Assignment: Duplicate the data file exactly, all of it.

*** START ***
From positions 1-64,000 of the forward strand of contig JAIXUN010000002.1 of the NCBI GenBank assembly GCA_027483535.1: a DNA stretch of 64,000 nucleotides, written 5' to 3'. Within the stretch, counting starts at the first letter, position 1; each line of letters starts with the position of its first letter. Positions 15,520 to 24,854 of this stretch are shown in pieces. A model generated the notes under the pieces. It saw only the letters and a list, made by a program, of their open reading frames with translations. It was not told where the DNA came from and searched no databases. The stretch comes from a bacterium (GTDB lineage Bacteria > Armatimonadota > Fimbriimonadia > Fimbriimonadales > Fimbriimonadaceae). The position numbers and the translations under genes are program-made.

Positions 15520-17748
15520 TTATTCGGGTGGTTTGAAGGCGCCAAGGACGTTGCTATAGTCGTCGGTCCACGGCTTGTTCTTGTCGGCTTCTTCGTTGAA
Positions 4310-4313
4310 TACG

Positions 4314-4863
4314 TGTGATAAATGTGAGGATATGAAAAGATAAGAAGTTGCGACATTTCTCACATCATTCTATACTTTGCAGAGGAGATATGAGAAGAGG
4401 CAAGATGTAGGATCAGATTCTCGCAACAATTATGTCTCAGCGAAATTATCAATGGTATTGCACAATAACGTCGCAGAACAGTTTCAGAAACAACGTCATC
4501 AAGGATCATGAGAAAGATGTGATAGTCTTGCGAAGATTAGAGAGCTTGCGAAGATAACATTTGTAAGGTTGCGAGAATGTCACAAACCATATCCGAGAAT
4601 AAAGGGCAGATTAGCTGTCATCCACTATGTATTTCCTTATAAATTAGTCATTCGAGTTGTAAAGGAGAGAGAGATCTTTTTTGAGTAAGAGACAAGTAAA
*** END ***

From positions 1-64,000 of the forward strand of contig JAIXUN010000002.1 of the NCBI GenBank assembly GCA_027483535.1: a DNA stretch of 64,000 nucleotides, written 5' to 3'. Within the stretch, counting starts at the first letter, position 1; each line of letters starts with the position of its first letter. Positions 15,520 to 24,854 of this stretch are shown in pieces. A model generated the notes under the pieces. It saw only the letters and a list, made by a program, of their open reading frames with translations. It was not told where the DNA came from and searched no databases. The stretch comes from a bacterium (GTDB lineage Bacteria > Armatimonadota > Fimbriimonadia > Fimbriimonadales > Fimbriimonadaceae). The position numbers and the translations under genes are program-made.

Positions 15520-17748
15520 TTATTCGGGTGGTTTGAAGGCGCCAAGGACGTTGCTATAGTCGTCGGTCCACGGCTTGTTCTTGTCGGCTTCTTCGTTGAA
Positions 4310-4313
4310 TACG

Positions 4314-4863
4314 TGTGATAAATGTGAGGATATGAAAAGATAAGAAGTTGCGACATTTCTCACATCATTCTATACTTTGCAGAGGAGATATGAGAAGAGG
4401 CAAGATGTAGGATCAGATTCTCGCAACAATTATGTCTCAGCGAAATTATCAATGGTATTGCACAATAACGTCGCAGAACAGTTTCAGAAACAACGTCATC
4501 AAGGATCATGAGAAAGATGTGATAGTCTTGCGAAGATTAGAGAGCTTGCGAAGATAACATTTGTAAGGTTGCGAGAATGTCACAAACCATATCCGAGAAT
4601 AAAGGGCAGATTAGCTGTCATCCACTATGTATTTCCTTATAAATTAGTCATTCGAGTTGTAAAGGAGAGAGAGATCTTTTTTGAGTAAGAGACAAGTAAA